Eight A.M., the previous day’s scorching heat had not dissipated completely from the surrounding structures. Tuska stood for a moment at her front door, feeling the radiation coming up from the concrete, the building walls on her sides, and the already intense sunlight beaming from its still relatively low position on the horizon. She looked out over the Georgia Strait, and across the short suburban sprawl and small thicket she would be passing through on her way down the hill to the local farmer’s market. Campbell River had changed greatly since she arrived in the city over thirty years ago. It was no longer a small coastal resource town, whose people relied on coal mining, logging, and fishing to fuel their lives. A grotesque box store economy had taken over as the major employer in the city, where people worked and shopped their lives away, a company town of the modern age. The deforestation and coal burning industries had contracted greatly, their reduction leaving behind an annihilated work force and out of control emissions. Once fueling lives, now fueling death, dwindling fish stocks and the Canadian Heat Dome that all pressed in on Tuska on her day of birth. But the strait was still beautiful, shimmering silver stardust against the fuzzy green islands that surrounded the coastline. She could see the lighthouse from her home, which had long since been disconnected, its deep BOOOOOOOO WAAAAAAAA tones no longer audible across the town on the foggy nights. An invisible global digital system safeguarded boat passage now, silent, never again resonating to the shifts in the landscape, reliably informing the public on the state of the world. The cat watched her through the front window, head cocked to the side, as she finally strode off towards the market.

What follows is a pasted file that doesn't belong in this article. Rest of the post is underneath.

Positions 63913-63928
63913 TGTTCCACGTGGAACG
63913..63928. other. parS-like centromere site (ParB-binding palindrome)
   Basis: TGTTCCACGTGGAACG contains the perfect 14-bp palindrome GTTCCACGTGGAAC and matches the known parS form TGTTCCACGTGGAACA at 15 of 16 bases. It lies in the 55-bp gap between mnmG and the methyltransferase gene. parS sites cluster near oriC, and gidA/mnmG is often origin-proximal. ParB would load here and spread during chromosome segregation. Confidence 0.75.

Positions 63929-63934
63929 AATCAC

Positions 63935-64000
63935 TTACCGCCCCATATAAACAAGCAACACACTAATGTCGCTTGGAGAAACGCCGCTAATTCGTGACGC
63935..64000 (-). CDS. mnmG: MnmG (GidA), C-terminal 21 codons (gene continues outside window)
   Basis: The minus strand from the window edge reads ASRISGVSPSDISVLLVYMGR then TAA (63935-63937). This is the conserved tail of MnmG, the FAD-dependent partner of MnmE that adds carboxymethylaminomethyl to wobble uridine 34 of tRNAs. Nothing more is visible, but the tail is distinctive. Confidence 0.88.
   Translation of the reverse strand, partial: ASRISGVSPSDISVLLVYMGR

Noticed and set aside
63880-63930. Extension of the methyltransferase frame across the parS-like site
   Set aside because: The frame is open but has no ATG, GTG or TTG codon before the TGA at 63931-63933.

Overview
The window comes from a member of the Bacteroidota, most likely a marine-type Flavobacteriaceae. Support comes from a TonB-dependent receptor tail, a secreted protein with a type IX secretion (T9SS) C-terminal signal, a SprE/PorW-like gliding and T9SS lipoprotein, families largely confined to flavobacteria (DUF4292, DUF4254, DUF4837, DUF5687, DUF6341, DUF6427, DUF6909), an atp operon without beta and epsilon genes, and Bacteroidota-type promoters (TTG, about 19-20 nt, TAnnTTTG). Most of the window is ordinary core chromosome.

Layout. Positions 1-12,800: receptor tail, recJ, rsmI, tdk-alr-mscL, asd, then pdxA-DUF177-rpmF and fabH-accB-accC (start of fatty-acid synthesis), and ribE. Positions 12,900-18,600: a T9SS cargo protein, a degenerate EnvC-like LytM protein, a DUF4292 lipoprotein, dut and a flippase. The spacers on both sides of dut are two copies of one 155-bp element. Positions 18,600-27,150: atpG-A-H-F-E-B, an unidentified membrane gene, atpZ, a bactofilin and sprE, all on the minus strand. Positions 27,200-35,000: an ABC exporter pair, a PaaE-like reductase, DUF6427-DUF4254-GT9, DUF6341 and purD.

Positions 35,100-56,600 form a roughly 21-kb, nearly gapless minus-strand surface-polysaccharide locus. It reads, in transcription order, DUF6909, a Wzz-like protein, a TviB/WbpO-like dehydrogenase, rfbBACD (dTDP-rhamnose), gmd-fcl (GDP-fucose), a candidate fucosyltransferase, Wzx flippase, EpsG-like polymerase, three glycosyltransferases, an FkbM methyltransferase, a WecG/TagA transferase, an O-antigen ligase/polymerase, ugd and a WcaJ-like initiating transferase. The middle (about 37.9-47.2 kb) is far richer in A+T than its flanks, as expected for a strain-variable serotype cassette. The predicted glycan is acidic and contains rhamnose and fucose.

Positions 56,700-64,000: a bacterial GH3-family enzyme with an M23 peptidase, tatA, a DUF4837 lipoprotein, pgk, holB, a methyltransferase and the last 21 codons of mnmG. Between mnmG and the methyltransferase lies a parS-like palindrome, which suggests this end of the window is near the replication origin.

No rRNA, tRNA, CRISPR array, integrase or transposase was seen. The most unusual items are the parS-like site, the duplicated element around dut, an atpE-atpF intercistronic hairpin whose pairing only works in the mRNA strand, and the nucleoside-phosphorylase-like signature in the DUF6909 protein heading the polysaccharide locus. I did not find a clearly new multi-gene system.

The residential area between Tuska’s home and the market rose up organically over the past 70 years or so. This growth showcased various building styles of the decades, a Vancouver Special here and there, some California Ranchers sprinkled around and a few custom builds that followed whatever was trendy at the time of creation. Quiet streets with no sidewalks, driveways with multiple vehicles and lush lawns in front of every house that proudly displayed each owner’s lack of imagination and no sense of value. The hot asphalt of the road radiated up intensely as Tuska made her way down the hill, sweat beginning to accumulate and dribble. Apples from people’s trees were amounting on the manicured lawns, rotting, fermenting. In recent years, black bears had started appearing throughout the residential zones of the city in much larger frequencies than ever before. Getting intoxicated on the rotten fruit, it was not uncommon to spot a drunkard bear careening through a neighbourhood, smashing through fences before collapsing in a garden somewhere to sleep it off. Recalling these stories, Tuska scanned for signs of property damage, loose lids on garbage cans or freshly broken fence posts. Seeing none, she lifted both hands up to shoulder height, and with a quick downward motion of the wrists waved them as if swatting at symmetrically flying wasps. Her mind was somewhat eased of danger, but still alert, as she approached the small forested area which would need to be passed before getting to the waterfront market.